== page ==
The barn is different on a spring night. Calves lie in the hay like deer in the undergrowth. Lambs sleep on their mother’s backs, and sometimes a chicken will join them for the warmth.
“At night animals take on a whole different look,” said farm manager Bill Mangiardi at Hancock Shaker Village. He will sit quietly in the Round Stone Barn in the small hours, bottle feeding a lamb whose mother hasn’t had enough milk for twins, and listening to the stillness.
During the day, the village fills with sound — lambs and chicks, kid goats and calves and piglets, and hundreds of children are here for the 20th annual festival of baby animals, as the village opens for a new year.
A young lamb has soft, dense wool, still closely curled. Mangiardi holds her back feet cupped in one hand, supporting her, and she noses gently his sweater.
Baby Animals has grown in his care, said executive director Jennifer Trainer Thompson. When he came it was a modest festival, and now the village sees more than a quarter of their annual visitors in these few weeks between mud season and the full green of spring.
This spring, the village has more babies than they have often had, Mangiardi said — as the festival opened, he had 13 lambs, four kid goats and another one due, eight piglets, two bottle-fed calves and two more coming … and two miniature donkeys.
And after two years of pandemic restrictions, this spring young visitors can pat the babies again, carefully, under the eyes of volunteers.
In the dairy ell, in a straw-lined pen, a sow, a new mother, lies protectively beside eight piglets three weeks old. They are curled up together in a sleepy pile, all clean pink with dark splashes, and small as house cats.
They have already tripled or quadrupled in size, Mangiardi said. He and Christine McCue, livestock manager at the Shaker village, were there when the piglets were born, and they were small enough to hold in one hand. She told him she had never seen something so small get born, especially from a sow larger than a Saint Bernard. The mother was born a year ago in April, he said, and she weighs upwards of 300 pounds by now.
“Pigs are very clean if you let them be clean,” he said. “It was written in the Shaker journals that it was a pleasure to walk through a Shaker pig pen, and that’s how we keep them here.”
The are also, contrary to popular belief, one of the only animals that won’t overeat, he added. They have small stomachs, and they eat frequently but lightly.
He lifts one gently by the back feet.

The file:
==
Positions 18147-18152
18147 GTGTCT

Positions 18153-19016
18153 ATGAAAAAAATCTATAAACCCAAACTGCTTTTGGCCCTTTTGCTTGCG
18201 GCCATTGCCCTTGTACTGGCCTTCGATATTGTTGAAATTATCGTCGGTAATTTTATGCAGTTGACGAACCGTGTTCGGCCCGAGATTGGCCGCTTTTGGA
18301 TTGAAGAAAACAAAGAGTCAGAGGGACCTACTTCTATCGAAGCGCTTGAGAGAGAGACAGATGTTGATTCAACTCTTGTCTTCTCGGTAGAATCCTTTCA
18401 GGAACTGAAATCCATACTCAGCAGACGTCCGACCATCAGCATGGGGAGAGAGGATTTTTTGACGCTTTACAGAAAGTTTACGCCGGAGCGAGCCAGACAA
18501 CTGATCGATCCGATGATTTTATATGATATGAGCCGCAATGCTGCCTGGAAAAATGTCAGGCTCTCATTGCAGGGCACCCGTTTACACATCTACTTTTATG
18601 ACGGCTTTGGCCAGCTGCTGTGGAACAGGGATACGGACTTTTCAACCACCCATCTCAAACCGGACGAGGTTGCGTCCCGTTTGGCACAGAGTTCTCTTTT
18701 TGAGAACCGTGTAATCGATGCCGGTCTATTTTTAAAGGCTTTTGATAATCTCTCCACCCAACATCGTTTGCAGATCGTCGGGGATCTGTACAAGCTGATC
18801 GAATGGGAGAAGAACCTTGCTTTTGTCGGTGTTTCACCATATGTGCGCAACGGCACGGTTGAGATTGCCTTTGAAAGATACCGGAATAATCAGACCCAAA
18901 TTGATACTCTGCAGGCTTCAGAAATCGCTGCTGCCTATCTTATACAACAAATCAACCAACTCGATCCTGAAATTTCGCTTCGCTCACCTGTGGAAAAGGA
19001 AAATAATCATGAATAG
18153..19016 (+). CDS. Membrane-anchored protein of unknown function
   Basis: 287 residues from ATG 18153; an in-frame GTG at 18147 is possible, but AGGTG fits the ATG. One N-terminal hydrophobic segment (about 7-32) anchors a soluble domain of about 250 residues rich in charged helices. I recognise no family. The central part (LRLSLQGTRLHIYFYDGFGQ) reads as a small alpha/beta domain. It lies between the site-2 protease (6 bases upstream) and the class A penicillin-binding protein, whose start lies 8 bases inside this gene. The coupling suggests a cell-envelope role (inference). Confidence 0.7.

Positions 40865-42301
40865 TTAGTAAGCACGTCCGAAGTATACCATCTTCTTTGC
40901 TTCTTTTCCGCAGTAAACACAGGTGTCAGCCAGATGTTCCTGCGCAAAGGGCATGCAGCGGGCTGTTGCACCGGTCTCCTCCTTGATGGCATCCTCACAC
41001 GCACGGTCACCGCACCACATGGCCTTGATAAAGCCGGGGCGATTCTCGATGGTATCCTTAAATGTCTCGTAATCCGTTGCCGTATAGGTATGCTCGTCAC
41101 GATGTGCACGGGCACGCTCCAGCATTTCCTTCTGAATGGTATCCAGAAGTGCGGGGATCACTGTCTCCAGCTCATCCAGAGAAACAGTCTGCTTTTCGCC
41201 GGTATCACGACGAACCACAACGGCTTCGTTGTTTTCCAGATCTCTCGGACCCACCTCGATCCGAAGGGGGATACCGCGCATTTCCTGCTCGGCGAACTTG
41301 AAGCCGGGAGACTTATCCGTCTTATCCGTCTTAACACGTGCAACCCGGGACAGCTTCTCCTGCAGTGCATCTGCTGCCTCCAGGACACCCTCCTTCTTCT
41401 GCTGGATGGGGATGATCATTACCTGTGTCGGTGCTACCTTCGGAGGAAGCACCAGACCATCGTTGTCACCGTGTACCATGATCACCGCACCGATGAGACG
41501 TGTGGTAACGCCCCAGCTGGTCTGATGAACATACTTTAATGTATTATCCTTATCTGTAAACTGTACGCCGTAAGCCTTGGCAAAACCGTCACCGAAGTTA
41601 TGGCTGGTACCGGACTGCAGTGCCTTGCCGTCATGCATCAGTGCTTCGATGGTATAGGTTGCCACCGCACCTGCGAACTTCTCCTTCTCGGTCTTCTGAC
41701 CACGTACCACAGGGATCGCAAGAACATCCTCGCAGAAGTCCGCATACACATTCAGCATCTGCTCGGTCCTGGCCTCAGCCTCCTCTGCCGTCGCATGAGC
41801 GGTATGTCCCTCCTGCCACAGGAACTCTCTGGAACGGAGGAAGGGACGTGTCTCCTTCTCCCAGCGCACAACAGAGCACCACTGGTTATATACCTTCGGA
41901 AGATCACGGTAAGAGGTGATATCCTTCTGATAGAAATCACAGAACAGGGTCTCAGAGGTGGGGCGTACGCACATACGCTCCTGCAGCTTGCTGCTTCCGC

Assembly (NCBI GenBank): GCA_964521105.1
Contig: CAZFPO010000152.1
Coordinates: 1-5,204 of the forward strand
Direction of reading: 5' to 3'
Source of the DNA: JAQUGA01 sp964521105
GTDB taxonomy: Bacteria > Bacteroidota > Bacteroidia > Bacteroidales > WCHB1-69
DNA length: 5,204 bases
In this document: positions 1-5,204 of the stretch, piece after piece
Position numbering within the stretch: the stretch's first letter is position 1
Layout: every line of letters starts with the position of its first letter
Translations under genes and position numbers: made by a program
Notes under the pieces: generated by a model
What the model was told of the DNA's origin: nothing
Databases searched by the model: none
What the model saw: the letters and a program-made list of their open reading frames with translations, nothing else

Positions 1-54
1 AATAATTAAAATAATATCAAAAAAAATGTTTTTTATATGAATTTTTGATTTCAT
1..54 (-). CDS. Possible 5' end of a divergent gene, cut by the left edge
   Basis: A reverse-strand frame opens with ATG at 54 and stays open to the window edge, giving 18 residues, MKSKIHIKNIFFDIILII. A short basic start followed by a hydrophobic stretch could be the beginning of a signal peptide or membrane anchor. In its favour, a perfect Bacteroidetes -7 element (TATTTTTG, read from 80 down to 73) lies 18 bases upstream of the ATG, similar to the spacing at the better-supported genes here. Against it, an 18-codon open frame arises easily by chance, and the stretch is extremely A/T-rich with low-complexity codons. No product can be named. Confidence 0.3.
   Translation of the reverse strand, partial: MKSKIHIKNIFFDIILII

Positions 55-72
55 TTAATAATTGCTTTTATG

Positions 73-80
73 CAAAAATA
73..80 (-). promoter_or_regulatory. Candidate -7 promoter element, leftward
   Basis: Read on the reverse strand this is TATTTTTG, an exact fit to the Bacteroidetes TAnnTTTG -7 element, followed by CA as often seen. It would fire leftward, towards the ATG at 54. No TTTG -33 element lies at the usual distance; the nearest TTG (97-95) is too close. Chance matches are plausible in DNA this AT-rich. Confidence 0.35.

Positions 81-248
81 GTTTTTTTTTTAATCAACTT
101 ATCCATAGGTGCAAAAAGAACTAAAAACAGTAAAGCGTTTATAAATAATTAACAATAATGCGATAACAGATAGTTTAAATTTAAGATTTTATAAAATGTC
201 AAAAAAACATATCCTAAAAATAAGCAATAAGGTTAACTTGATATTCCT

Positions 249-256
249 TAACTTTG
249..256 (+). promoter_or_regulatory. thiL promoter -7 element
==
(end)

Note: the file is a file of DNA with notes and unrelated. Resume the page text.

“If you do this right, they won’t squeal,” he said — as the piglet promptly protested, and the sow and all the family scrambled up to see what was happening. Pigs are closely related to bears, Mangiardi said, and they are alertly protective of their young ones. She settles down again, and the piglets take the chance to nurse. It takes an amazing amount of food, Mangiardi said, to keep a mother pig fed while she’s nursing.
“What you do is, you feed the mother and the mother feeds the babies,” he said.
The sow answers in low rhythmic sounds in her throat as her babies drink. She’s talking to them, McCue said.
“When sheep and goats are nursing, the mothers make a chittering sound,” she said, “and that’s their communication with their babies. That’s what she’s doing, and she’ll do that the whole time when they nurse. Sometimes you can hear them do that before the babies are born, like they’re talking to their babies.”
McCue lifts up two new buck kid goats, and they rest against her, one on each hip, dun and grey and white.
“I just like calling the ones with big ears Yoda,” Mangiardi said, laughing. “They look like little Yodas.”
He enjoys watching children get to know the animals — some of them are coming close for the first time. And some families have come back year after year.
“I’ve seen people who came here as children come back with their children, he said. “People have gotten married here. It’s humbling.”
He has a hatch program with local schools, he said. Classrooms incubate the eggs and care for them. The first chicks hatched as he was preparing for the festival to open, and the students wanted to keep them in class for a few days longer, and he expected some 30 chicks to arrive at the village in the festival’s early days.
Over the weeks of the festival, more will hatch at the village. They have chickens in their coop now, and one who lives in the barn by her own choice. She lays her eggs in a hay feeder, Mangiardi said, and when he comes in the middle of the night to nurse some of the little ones, she will wake up in the quiet barn and and fan his hair.
He comes in often at night, he said, and sometimes stays late. Baby animals, like baby humans, will wake up at night and need feeding. Young lambs need to nurse every three or four hours, and sometimes a mother has trouble and needs a hand.
In the dairy ell now, black and white lambs nuzzle curiously around their mother. She has a coat of thick white wool, and they have white feet and foreheads and noses, but black wool from their eyes and ears to their ankles.
The Shakers raised merino sheep for their fine wool, Mangiardi said, and he has some here. But merinos are not always good mothers. He has Finn sheep at his own farm who will happily care for triplets, but he has seen merino ewes reluctant to care for their babies.
He will sometimes take a young lamb or kid home to bottle-feed, he said — he also runs his own farm in Lanesborough, and he used to bring home farm babies more often when his daughters were home. Now that his girls have grown, and and he and his wife are running the family farm between them, with 50 sheep and 50 cows, he tries to come to these babies and their mothers here in the barn … in the evening, after the bright noisy day, when the animals have a chance to rest.
This story originally ran in the May issue of the Hill Country Observer — my thanks to editor Fred Daley.